Almost exactly three years ago, a senior passenger experience executive from Delta Air Lines sat down with me at the APEX Expo and laid out the airline’s plans to rebrand the recliner product in the pointy end of its narrowbody aircraft, to reset passengers’ expectations in a world where international premium economy and domestic business/first seats are practically indistinguishable.
This week, Delta is doing just that, with its “Premium Select” premium economy product appearing on three short North Atlantic routes operated by domestically configured Boeing 757 aircraft, which were previously called First Class. Reykjavik, Shannon and Ponta Delgado will see the new product, including soft product corresponding to Premium Select rather than First Class, and the wider philosophy from Delta here is admirable.
It makes much more sense for a recliner product on international routes to be called one thing, and when comparing the rest of the market it makes the most sense for that thing to be “premium economy”. Passenger experience consistency across the industry is to be praised.
The move also makes sense from a soft product viewpoint on leisure-heavy, short-duration routes like these, where the benefit from a premium cabin is a better snooze instead of a better meal.
It would be fascinating to see Delta acknowledging this by offering packages with access to its Sky Club lounges on the eastbound leg to enable passengers to maximise their rest through the use of pre-flight dining.
That’s the philosophical side of the changes. On the practical side, there will be implications for frequent flyers, around points earning (markedly lower in Premium Select than before) and spending (the value proposition in upgrading to premium economy rather than business). Those implications are not yet entirely clear, not least because of the way in which Delta has filed these fares.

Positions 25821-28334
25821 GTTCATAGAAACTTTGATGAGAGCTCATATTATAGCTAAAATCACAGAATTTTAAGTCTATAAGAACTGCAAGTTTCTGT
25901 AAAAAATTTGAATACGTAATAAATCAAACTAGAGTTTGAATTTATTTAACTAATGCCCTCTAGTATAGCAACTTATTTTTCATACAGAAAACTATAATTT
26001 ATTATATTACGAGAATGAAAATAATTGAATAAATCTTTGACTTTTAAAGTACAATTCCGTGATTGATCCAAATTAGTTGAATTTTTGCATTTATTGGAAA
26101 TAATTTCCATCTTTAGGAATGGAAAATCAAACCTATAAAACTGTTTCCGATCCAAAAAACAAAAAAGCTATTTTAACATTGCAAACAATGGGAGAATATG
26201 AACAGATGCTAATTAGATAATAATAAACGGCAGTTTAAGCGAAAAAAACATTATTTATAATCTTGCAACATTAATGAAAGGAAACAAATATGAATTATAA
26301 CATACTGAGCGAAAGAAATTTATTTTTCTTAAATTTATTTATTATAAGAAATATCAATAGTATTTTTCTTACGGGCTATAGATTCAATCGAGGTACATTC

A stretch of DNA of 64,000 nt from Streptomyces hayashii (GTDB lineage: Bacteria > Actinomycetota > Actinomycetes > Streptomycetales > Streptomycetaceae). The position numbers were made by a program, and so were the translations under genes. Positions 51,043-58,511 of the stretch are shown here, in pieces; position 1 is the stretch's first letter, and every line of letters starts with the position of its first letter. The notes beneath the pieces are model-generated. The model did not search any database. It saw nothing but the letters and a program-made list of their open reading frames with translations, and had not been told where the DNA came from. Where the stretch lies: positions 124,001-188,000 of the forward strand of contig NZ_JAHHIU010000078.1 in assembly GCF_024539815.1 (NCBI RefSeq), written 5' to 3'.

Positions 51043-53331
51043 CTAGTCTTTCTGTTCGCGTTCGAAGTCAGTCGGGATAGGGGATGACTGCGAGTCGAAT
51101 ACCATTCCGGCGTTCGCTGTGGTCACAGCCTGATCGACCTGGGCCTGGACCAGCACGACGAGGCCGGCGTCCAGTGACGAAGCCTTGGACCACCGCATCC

The crux of the matter is that Delta is both filing the fares and pricing them in a way that seems askance to the premium economy product, and which seems to lack logic and execution in a number of areas.
For a start, the pricing is astronomical: for a $651 fare in the main cabin, Premium Select is an astounding $3,258, a 5x multiplier. (The generally accepted industry standard is between 1.5 and 2 times.) On the Narita flight, operated by the A350, the multiplier is 1.4.
Delta may, of course, be testing the waters on passengers’ price elasticity versus experience elasticity, although these three business traveller-light routes are unlikely to give a full range of dates. It may also simply not have loaded the cheaper fare buckets yet, but after several days of bedding-in the airline should have by now managed to file what it intends.
The airline has not, however, succeeded in filing the correct pricing to aggregators like Google Flights, where a premium economy search for the new flights returns the price for Comfort+, the extra-legroom product that Delta has previously been filing (in a way that has often felt deceptive) under the W fare bucket used for premium economy.
At the end of the day, it will be fascinating to see how the rest of the industry responds, particularly as one consequence of moving these flights to domestically equipped 757s is that internationally configured aircraft are set to operate on Delta One-branded premium domestic routes. The move certainly adds weight to the argument that Delta should just go ahead and rebrand all its recliners to Premium Select rather than maintaining its domestic first class branding for non-Delta One routes.
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Featured image credited to Delta